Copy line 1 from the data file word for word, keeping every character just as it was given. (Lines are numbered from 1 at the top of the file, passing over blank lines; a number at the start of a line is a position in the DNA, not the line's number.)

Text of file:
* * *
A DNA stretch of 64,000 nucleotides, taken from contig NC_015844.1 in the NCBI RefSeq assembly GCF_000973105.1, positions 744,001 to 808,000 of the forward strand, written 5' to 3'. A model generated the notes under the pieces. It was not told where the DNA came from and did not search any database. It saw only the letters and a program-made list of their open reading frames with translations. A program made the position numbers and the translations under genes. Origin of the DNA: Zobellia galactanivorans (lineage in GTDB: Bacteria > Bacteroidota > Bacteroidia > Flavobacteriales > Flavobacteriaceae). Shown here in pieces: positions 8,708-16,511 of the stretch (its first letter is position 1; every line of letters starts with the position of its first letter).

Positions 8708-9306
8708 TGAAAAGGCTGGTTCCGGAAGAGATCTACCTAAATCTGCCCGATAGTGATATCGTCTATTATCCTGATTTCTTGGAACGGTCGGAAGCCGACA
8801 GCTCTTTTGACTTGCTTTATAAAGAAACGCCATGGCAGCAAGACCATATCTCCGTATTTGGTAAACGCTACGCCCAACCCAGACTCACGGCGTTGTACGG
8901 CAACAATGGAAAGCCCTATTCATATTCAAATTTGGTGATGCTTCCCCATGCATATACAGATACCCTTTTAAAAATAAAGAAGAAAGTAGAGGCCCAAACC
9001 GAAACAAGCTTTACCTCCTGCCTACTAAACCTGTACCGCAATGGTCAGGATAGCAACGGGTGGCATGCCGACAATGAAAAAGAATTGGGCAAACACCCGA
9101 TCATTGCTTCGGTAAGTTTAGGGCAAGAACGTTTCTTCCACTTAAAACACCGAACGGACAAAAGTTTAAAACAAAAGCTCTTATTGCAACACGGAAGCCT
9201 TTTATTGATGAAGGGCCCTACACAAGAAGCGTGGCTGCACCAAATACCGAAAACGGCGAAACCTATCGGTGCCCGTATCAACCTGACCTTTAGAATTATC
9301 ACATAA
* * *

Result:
A DNA stretch of 64,000 nucleotides, taken from contig NC_015844.1 in the NCBI RefSeq assembly GCF_000973105.1, positions 744,001 to 808,000 of the forward strand, written 5' to 3'. A model generated the notes under the pieces. It was not told where the DNA came from and did not search any database. It saw only the letters and a program-made list of their open reading frames with translations. A program made the position numbers and the translations under genes. Origin of the DNA: Zobellia galactanivorans (lineage in GTDB: Bacteria > Bacteroidota > Bacteroidia > Flavobacteriales > Flavobacteriaceae). Shown here in pieces: positions 8,708-16,511 of the stretch (its first letter is position 1; every line of letters starts with the position of its first letter).